Cocktail Hour and the Bar
Have you ever been to a wedding where you spent more time waiting in line at the bar than tearing up the dance floor? How many bars at the reception has and where they are placed is a strategic decision. Clever placement alleviates congestion.
Some venues offer rolling bars that can be placed in different areas throughout the night to efficiently serve guests. For example, once the party is in full swing, a bar can cozy up just steps from the dance floor.
The first place many guests go when they arrive at cocktail hour is the bar (it is called cocktail hour for a reason!). This can create a bit of a traffic jam! To prevent this faux pas, a general standard is one bartender per 50 wedding guests.
You can free up lines—and take up less bar real estate—by having your caterer/venue have servers greet incoming guests with trays of wine, beer, and a couple’s signature cocktail.
Staff can continue to roam the crowd with trays of these refreshing staples throughout the event for your guests’ convenience. Once the reception is underway, providing a selection of wine on each able also reduces lines at the bar.
Another new wedding tables idea trend is mobile bars and vintage bar carts. Bars on wheels add a bit of whimsy to your event as they’re often in an Insta-worthy. Imagine an Italian Piaggio, vintage camper, Volkswagen bus, on motorbikes, and even fashioned from refurbished horse trailers! These can be packed with personality when you add florals and elements from your design scheme.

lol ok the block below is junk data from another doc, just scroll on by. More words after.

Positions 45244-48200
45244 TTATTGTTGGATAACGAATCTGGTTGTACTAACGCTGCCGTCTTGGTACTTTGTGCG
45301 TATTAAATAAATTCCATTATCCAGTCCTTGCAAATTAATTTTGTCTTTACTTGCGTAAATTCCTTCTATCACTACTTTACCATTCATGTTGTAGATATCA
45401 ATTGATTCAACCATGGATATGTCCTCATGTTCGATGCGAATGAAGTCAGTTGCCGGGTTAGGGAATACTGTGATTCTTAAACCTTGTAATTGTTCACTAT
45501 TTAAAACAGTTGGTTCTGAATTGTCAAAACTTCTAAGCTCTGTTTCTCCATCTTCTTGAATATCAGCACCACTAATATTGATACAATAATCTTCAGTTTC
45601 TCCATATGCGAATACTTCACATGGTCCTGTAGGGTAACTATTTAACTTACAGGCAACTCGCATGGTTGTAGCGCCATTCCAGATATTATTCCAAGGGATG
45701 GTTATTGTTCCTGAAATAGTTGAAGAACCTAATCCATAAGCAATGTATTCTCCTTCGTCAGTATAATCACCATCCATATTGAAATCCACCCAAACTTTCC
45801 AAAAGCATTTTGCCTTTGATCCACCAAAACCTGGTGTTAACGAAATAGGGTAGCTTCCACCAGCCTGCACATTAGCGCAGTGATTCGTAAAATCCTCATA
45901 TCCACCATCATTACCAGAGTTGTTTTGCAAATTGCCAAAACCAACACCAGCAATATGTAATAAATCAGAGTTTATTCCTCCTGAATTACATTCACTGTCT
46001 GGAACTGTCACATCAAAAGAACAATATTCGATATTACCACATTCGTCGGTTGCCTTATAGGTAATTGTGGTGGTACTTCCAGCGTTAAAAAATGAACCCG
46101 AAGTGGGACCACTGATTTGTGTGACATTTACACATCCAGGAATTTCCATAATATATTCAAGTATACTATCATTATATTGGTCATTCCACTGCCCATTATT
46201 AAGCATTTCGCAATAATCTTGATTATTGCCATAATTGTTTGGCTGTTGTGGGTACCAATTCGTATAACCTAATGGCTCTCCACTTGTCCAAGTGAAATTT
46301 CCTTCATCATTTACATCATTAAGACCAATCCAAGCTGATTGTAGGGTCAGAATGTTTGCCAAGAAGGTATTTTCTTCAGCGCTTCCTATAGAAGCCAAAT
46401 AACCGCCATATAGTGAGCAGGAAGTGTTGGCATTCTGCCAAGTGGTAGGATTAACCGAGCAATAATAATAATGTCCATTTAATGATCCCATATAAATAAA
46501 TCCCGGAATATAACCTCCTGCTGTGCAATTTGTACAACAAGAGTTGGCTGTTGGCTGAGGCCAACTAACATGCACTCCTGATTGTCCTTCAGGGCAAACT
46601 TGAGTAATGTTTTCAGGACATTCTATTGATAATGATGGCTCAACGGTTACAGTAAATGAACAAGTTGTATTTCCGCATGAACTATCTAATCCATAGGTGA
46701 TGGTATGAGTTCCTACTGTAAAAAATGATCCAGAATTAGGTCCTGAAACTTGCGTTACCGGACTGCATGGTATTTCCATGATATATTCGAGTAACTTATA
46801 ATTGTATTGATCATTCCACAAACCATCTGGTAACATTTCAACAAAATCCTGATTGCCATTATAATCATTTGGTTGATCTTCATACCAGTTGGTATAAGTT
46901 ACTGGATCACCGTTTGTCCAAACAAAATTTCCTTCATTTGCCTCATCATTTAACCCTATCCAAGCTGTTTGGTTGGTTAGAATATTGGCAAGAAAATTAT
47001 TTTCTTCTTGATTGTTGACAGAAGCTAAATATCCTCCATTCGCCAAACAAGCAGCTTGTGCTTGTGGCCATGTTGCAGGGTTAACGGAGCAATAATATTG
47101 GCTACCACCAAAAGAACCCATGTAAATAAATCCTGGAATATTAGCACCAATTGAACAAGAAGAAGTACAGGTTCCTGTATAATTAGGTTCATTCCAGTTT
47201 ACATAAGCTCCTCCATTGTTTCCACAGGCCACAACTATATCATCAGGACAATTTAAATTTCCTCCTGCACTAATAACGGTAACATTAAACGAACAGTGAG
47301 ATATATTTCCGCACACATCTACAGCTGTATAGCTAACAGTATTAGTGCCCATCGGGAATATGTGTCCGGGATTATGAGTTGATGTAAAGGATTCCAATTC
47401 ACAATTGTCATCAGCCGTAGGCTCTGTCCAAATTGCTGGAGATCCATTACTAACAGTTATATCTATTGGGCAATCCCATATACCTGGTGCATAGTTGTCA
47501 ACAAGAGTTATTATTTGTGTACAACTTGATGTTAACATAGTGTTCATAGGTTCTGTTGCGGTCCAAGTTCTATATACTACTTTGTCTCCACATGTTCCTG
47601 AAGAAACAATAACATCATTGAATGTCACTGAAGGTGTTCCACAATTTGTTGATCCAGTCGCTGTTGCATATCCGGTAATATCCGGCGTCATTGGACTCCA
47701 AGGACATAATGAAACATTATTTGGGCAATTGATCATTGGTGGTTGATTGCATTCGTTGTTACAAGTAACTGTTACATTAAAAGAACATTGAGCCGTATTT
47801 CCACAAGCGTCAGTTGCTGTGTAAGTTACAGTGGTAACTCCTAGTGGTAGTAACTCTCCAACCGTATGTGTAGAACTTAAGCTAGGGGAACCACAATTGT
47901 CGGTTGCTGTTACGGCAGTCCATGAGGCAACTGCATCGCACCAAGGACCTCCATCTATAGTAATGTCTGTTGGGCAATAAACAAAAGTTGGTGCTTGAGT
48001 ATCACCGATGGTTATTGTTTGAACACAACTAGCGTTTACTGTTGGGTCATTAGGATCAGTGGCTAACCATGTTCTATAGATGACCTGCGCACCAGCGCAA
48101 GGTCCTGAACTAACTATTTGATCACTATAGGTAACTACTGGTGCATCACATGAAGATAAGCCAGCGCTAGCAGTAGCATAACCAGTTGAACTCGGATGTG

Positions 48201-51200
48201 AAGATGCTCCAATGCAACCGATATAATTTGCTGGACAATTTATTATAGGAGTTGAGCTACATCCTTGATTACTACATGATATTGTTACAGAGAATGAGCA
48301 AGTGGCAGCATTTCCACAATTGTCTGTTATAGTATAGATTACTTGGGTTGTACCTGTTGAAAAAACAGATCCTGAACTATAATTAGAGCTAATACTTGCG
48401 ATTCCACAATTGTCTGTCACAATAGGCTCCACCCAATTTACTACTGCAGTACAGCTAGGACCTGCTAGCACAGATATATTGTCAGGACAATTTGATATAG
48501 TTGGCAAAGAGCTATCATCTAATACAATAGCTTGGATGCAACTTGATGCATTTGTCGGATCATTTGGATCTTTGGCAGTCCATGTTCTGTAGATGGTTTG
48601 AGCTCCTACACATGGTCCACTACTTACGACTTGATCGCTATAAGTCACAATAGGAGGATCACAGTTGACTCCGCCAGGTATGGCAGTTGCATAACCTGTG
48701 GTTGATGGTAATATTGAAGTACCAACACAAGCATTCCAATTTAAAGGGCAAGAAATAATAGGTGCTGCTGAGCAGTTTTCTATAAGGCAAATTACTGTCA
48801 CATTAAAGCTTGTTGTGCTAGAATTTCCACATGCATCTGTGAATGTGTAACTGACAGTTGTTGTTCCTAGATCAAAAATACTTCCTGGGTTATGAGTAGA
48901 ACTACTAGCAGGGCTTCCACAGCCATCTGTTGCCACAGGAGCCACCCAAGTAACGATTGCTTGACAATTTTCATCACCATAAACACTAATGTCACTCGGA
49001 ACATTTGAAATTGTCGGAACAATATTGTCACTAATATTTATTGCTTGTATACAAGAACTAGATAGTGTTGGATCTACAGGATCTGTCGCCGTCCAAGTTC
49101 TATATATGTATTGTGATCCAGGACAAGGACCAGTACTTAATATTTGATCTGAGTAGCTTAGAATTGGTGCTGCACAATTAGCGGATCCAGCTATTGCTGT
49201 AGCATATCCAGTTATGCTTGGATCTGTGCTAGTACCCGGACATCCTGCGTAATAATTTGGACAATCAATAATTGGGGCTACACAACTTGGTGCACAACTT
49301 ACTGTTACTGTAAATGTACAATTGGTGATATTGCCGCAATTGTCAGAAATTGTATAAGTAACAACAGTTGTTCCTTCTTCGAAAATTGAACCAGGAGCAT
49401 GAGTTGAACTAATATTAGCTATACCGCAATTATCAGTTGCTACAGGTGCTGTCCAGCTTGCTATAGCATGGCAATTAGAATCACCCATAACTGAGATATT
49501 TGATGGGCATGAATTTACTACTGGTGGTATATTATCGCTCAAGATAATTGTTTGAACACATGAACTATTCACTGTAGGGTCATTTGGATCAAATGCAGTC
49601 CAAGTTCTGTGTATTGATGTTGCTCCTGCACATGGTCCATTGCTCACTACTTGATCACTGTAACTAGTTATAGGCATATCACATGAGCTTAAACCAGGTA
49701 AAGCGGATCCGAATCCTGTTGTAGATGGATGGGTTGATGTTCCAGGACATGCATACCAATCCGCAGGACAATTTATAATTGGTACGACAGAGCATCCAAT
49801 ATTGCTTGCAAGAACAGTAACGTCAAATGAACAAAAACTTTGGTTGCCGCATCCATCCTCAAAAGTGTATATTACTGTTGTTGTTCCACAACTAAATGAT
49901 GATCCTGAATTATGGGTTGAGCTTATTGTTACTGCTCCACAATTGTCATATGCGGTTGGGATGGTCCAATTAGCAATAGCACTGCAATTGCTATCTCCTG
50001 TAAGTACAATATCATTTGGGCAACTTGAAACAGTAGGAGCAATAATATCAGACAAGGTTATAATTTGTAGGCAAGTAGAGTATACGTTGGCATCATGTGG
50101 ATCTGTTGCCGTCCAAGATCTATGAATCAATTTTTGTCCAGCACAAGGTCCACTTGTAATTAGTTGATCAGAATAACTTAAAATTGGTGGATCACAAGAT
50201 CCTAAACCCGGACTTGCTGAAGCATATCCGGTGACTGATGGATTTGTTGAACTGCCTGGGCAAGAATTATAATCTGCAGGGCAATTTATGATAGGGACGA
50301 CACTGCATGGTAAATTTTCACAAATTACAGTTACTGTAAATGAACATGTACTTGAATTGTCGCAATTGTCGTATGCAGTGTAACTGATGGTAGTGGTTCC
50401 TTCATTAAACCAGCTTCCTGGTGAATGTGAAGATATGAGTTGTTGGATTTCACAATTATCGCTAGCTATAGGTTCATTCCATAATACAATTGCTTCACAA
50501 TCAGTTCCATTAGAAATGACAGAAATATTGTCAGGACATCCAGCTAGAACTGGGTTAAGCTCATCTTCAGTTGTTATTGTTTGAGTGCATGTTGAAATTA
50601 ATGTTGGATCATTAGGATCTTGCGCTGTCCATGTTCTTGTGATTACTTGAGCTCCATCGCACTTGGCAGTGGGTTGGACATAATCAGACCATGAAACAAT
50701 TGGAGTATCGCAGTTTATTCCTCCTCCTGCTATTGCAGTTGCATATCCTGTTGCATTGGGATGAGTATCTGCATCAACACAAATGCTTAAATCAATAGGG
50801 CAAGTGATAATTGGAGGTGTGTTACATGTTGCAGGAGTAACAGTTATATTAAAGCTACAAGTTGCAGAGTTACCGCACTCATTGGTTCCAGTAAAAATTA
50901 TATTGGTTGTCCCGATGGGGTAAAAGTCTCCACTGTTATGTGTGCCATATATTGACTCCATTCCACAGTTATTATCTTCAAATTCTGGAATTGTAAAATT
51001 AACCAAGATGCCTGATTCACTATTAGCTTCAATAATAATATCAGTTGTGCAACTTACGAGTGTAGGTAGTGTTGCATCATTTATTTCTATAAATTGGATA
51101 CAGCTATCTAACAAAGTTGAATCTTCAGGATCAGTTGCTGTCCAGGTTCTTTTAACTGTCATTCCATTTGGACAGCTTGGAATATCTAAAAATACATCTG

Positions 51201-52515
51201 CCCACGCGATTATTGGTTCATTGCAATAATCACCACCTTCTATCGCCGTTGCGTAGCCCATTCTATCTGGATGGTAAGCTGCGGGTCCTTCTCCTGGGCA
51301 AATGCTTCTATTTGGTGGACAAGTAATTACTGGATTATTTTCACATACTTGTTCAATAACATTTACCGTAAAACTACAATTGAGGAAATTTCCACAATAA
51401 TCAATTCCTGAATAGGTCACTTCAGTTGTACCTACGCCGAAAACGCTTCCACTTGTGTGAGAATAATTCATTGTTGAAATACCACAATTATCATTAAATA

When it Comes to Wedding Tables Setup: Layout is Everything
Once you’ve established the square footage and location of the dance floor, it is time to consider the entire floor plan. Ease of movement and guest visibility is key. The venue can tip you off to standard traffic patterns from an operational standpoint. Where the staff will access the kitchen throughout the event, location of restrooms, etc. Start here.
As the couple is the main attraction, you’ll need to learn if they are considering a sweetheart table or a head table, also called a king table. At most weddings, these tables are placed in front of the dance floor, as everyone wants a good view of the toasts, speeches, the first dance, and other highlights.
The couple’s VIPs should have the next best seats in the house: parents, grandparents, very close friends, and family. Next, prioritize the needs of any guests with mobility issues. Ensure their table assignment gives them full accessibility throughout the event.
Thankfully, there are many table options and sizes to make sure every seat is a good one. Rounds can typically accommodate eight to 10, squares four to six, and rectangular tables can be aligned to fit entire rows.
Another idea is to align banquet tables in u-shaped configurations, these wedding tables ideas that puts everyone on equal footing. Presenting your clients with options gives them the chance to help build a floor plan that works best for their guests.